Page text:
Foon Rhee

The Numbers Crunch: We should all want pay equity

Gov. Jerry Brown applauds World War II female factory workers at the Rosie the Riveter National Monument, where he signed the nation’s strongest equal pay law last October.
Gov. Jerry Brown applauds World War II female factory workers at the Rosie the Riveter National Monument, where he signed the nation’s strongest equal pay law last October. Bay Area News Group/TNS

It’s well-known that women typically make less than men, 79 cents on the dollar. Most of us also have an inkling that the gender pay gap is worse for African American and Hispanic women.

For instance, compared to white men, Asian American women had the smallest pay gap, making 90 percent, while Latinas had the biggest, earning just 54 percent, according to a study out this week.

The analysis, compiled by the American Association of University Women, also highlights numbers that aren’t common knowledge. For instance, the gender pay gap is actually wider for white and Asian American women compared to men within their ethnic group than for black and Hispanic women because minority men make less, too.

The gender gap widens as workers get older; until age 35, women earn 90 percent of what men do. And while more education increases earnings, the gender difference gets larger in many cases – which must be particularly painful to admit for a group that bills itself as the “nation’s leading voice promoting equity and education for women and girls.”

According to its study, pay equity has improved since the 1970s because of women’s advances in education and in the job market, but also because men’s wages have been rising more slowly. The progress has slowed over the last decade; at the current rate, the gap won’t disappear for more than a century.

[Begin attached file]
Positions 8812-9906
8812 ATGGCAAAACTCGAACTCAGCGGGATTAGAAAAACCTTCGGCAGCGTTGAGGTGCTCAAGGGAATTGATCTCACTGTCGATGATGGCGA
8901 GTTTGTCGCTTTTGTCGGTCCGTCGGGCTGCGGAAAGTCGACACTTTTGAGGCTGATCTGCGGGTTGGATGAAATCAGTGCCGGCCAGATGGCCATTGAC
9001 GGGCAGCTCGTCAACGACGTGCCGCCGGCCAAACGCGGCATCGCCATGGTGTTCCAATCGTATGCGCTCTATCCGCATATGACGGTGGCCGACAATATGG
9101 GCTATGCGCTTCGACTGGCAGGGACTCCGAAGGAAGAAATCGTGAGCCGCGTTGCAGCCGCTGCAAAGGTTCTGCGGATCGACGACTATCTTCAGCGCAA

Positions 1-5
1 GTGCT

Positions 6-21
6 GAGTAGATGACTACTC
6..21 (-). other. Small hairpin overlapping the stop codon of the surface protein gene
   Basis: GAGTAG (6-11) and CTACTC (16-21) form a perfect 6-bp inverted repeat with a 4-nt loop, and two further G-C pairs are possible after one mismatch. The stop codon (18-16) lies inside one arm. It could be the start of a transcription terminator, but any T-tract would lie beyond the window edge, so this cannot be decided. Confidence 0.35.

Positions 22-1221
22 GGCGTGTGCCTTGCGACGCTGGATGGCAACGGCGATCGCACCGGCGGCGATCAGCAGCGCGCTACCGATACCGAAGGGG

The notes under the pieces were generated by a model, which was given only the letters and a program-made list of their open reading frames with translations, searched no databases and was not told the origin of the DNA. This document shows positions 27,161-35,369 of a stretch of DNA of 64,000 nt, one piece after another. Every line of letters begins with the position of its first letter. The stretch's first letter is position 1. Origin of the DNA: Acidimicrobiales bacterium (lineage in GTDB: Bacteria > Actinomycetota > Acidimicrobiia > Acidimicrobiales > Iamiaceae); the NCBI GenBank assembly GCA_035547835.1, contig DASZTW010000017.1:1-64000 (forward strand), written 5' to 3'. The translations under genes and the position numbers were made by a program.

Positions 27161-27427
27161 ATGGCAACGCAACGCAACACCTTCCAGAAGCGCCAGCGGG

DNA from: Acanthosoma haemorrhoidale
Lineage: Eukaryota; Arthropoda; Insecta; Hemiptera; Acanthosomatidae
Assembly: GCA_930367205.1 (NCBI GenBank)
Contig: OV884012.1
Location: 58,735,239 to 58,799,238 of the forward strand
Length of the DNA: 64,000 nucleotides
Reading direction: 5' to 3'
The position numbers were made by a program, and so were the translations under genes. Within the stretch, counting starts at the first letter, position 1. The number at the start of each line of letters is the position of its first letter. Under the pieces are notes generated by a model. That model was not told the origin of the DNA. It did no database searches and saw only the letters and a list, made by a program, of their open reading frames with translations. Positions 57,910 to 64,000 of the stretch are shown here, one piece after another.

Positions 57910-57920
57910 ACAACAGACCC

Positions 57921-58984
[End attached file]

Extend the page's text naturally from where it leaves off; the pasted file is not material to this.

So what to do?

The study urges companies to do salary audits to uncover gender pay differences. A growing number of tech startups in Silicon Valley are joining more established companies in reviewing pay rates.

The group also calls on Congress to pass the Paycheck Fairness Act to give more incentives to employers to provide equal pay, to strengthen enforcement of equal pay laws and ban retaliation against workers who ask about wages.

As on so many progressive public policies, California is leading the way, passing the nation’s strongest equal pay law last year. It requires employers to prove a man’s higher pay is based on factors other than gender, protects workers from retaliation if they ask how much co-workers earn and gives workers the right to sue over unfair pay.

The law, which took effect Jan. 1, will likely boost pay equity in California, where women make 84 percent of what men do, ranking eighth best in the nation. However, the Legislative Women’s Caucus says that California’s women still lose $39 billion in income a year.

Thursday, the caucus unveiled its 2016 economic equity agenda, including a bill that would ban employers from seeking job candidates’ past salaries. “The idea to base a new wage on the old, possibly discriminatory wage, simply perpetuates the discrimination,” the bill’s author, Assemblywoman Nora Campos, D-San Jose, said in a statement.

Instead, she said, a woman should be judged on her qualifications and paid accordingly.

Isn’t that what we all want?

By the numbers

Median annual earnings for full-time female workers in 2014, the ratio compared to male employees, and rankings for selected states:

  • 2. New York: $44,781, 87%
  • 5. Nevada: $35,993, 85%
  • 6. Florida: $34,768, 85%
  • 8. California: $42,486, 84%
  • 9. Arizona: $36,916, 84%
  • 12. Oregon: $38,801, 82%
  • 13. Colorado: $41,690, 82%
  • 30. Texas: $36,428, 79%
  • 36. Washington: $41,926, 77%
  • 50. Utah: $34,351, 67%

Source: American Association of University Women

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